According to the most recent market report from the Northwestern Vermont Board of Realtors, as of April, realtors had closed on 509 single-family homes compared to 429 two years ago.
Single-family homes spent an average of 52 days on the market so far this year compared to 79 days in 2019. Inventory, too, has decreased from 679 homes on the market in April 2019 compared to 237 in the same month this year, or approximately equivalent to one month’s worth of supply.
The report also lists where the market’s average house sales fall on the housing affordability index. The affordability of a median-priced home is slightly less than in 2019.
When reviewing the report, Smith said that the numbers tell him that low supply is really driving the market.
It’s difficult in Vermont to onboard new housing stock, he said.
On top of that, the rental market, in general, is expensive. If rents were more affordable, perhaps fewer people would decide to become homeowners.
“It’s a bit of the dog chasing its own tail scenario,” he said.
Smith supports zoning and environmental regulations. Yet, these also add to the cost of developing or improving the housing stock.
Add to this that the scale of the market is tough, he said.
Instead of national building companies building hundreds of homes a year, Vermont has mostly mom-and-pop construction companies constructing 10-20 units a year. Even one of the larger firms Smith works with, O’Brien Brothers Agency, Inc, builds around 25 homes in a year.
Chittenden County has a wide spectrum of people who resist development, in Smith’s opinion.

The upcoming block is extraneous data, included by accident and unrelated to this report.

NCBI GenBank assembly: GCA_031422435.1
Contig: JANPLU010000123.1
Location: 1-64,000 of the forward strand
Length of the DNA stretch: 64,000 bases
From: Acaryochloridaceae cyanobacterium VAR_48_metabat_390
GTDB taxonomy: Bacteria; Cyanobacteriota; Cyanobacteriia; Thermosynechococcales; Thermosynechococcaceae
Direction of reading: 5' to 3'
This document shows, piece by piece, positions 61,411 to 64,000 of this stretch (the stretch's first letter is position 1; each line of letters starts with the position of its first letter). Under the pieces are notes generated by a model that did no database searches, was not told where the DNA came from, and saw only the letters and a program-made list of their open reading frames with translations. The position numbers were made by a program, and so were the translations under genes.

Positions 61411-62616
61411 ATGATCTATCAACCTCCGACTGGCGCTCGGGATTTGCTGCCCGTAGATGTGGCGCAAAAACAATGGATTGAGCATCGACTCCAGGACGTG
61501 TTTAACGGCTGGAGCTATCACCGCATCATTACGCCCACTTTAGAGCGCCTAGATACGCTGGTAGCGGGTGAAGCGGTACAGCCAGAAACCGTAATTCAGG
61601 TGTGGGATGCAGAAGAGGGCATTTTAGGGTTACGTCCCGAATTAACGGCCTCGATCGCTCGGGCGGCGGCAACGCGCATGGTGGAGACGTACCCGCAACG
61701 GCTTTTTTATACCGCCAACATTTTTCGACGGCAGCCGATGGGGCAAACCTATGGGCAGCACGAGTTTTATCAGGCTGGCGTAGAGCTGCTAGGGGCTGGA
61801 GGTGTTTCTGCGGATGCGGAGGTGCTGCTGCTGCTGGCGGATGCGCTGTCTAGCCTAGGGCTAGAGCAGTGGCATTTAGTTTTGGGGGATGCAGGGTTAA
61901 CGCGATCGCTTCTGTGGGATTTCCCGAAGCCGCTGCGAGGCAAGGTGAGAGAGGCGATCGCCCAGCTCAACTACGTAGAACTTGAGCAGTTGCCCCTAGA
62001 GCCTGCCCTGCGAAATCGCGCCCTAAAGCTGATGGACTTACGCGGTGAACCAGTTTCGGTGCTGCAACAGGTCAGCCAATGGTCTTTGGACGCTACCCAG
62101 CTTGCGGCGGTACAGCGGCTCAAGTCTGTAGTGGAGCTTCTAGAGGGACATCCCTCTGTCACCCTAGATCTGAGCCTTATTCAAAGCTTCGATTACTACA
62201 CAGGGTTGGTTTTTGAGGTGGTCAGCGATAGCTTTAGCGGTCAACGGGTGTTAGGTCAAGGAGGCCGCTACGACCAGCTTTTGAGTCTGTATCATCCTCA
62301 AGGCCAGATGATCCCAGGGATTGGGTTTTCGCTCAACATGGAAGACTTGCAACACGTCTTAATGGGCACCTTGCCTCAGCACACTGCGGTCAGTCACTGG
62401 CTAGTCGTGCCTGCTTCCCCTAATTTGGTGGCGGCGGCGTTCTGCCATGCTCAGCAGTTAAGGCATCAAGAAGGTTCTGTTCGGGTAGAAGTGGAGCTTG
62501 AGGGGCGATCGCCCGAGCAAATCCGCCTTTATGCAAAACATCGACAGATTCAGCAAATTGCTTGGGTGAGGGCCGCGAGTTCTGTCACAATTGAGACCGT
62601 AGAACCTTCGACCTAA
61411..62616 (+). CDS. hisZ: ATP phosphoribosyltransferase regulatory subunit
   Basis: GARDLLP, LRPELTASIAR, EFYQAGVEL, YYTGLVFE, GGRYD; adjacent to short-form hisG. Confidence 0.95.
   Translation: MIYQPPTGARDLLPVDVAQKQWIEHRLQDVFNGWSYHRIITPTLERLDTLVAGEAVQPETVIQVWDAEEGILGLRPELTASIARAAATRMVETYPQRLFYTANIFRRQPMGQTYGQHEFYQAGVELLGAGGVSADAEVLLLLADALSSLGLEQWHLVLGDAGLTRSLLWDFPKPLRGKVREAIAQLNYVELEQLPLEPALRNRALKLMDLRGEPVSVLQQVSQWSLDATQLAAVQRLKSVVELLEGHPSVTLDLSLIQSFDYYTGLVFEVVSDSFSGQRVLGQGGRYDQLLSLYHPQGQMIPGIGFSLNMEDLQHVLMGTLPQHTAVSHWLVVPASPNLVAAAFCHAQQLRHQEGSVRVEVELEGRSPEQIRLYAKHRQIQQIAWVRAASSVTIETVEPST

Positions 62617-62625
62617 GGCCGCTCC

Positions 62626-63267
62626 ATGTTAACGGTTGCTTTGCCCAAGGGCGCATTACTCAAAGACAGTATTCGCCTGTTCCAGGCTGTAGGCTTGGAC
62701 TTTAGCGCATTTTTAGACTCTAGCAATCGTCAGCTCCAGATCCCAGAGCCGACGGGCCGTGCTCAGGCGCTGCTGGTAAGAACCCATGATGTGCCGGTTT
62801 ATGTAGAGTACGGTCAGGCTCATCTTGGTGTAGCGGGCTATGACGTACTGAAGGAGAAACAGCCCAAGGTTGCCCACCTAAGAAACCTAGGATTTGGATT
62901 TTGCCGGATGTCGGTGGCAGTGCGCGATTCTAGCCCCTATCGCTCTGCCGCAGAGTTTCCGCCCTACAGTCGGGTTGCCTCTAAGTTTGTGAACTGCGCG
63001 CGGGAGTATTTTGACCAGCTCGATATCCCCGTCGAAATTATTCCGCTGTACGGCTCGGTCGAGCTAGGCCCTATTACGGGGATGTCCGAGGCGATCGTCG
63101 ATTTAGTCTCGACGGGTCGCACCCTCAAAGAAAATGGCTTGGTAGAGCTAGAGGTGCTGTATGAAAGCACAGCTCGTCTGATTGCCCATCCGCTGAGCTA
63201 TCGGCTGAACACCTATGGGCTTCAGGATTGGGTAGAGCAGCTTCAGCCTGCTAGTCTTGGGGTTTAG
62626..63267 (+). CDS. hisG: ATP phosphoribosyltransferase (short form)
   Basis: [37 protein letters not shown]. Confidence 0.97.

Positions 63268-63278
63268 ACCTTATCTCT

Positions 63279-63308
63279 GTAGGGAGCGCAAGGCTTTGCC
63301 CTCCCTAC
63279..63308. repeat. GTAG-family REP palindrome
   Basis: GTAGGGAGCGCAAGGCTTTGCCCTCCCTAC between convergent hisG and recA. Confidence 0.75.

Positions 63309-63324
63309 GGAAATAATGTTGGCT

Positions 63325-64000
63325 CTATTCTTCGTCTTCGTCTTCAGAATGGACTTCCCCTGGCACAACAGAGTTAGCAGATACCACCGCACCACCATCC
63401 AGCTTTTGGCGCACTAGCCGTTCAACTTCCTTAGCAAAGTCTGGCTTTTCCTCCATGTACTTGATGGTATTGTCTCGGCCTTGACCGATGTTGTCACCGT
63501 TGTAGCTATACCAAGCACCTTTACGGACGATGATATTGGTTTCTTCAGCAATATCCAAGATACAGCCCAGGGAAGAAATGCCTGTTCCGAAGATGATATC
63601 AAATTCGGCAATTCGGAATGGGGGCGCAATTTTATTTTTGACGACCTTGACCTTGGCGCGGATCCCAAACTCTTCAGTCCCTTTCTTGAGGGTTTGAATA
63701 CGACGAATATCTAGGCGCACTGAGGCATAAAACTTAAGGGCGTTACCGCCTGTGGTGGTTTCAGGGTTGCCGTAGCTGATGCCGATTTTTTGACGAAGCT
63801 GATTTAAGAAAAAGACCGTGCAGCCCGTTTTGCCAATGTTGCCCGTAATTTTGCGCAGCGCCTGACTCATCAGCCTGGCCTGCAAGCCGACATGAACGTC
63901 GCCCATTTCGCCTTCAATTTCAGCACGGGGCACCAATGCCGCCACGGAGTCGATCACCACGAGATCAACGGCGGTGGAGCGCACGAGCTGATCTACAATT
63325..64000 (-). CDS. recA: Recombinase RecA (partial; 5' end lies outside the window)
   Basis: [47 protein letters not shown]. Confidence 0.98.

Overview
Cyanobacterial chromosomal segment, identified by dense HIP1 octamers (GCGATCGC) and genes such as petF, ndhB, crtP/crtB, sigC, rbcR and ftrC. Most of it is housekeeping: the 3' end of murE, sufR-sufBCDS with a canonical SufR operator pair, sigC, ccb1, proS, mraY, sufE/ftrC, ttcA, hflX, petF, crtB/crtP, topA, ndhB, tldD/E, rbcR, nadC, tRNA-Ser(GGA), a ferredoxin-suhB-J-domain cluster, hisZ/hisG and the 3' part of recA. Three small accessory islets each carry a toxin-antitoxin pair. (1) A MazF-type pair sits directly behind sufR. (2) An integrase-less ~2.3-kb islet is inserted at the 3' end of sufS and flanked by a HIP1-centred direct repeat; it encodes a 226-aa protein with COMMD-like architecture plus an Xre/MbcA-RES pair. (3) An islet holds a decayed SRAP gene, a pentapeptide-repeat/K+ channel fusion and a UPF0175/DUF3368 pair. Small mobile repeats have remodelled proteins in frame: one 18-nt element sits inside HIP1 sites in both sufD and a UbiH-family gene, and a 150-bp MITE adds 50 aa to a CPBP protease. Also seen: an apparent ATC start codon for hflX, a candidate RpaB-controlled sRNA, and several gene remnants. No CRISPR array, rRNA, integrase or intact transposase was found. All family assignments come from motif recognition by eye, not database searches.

These folks sit everywhere along the political spectrum from deeply conservative to deeply progressive, but they all have reasons for not wanting to see more homes built, he said.
Smith expects it will take another year or two before those who watch the real estate market have enough data to understand any trends created by the pandemic.
“We’re very much in the midst of adjusting to this new world,” he said. “There’s a lot we don’t know yet, but people are certainly buying housing.”
Growth in Winooski
“People like to say that Winooski is the Brooklyn of Burlington, but we don’t really subscribe to that,” said Mayor Kristine Lott.
Winooski has big-city amenities with small-town charm, Lott said.
Photo: Kristine Loft, Mayor of Winooski speaks at a press conference outside of Winooski city hall during an outbreak last summer. Photos Courtesy: Winooski.
Large employers include the school district, Vermont Energy Investment Corporation (VEIC), Biotek, Twincraft, MyWebGrocer, and the Vermont Student Assistant Corporation (VSAC). Vermont Public Television recently relocated to Winooski as well, Lott noted.
The city also trends younger, one of the few Vermont communities that do, she added.
Lott was elected Mayor in 2019. Throughout the pandemic, she has viewed her role as a leader as one of connecting people to resources.
“I’m not the person making all those decisions and driving the vision forward,” she said. “I’m supporting everyone else’s good work to do that.”
Winooski is set to receive approximately $700,000 in direct community allocations through ARPA, she said. The city will also receive additional recovery funds coming through the state.
Lott said the money will help the city recover funds lost during the pandemic. This could also spur economic development, she said.
Revenues from the one percent local options sales tax approved right before the pandemic, offset other lost revenues such as the rooms and meals tax.
Lott said, the one percent option tax monies totaled 16 percent above the city’s (conservative) projections, she said.
“So that has really been a boon to what we’re seeing come in,” she said.
Lott said the city is moving ahead with a hotel and parking garage project — referred to as either Lot 7 D or Abenaki Garage – despite the uncertainty of the hospitality sector post-COVID.
The project’s timeline is pushed back. Banks are hesitant to fund hotel projects right now, she said.
COVID delayed the timeline for the Main Street Revitalization Project. Staff is working with property owners along the corridor on different aspects of the project such as rights of way, she said.
Photo: Artist rendering of the Main Street revitalization project in Winooski. Photos Courtesy: Winooski.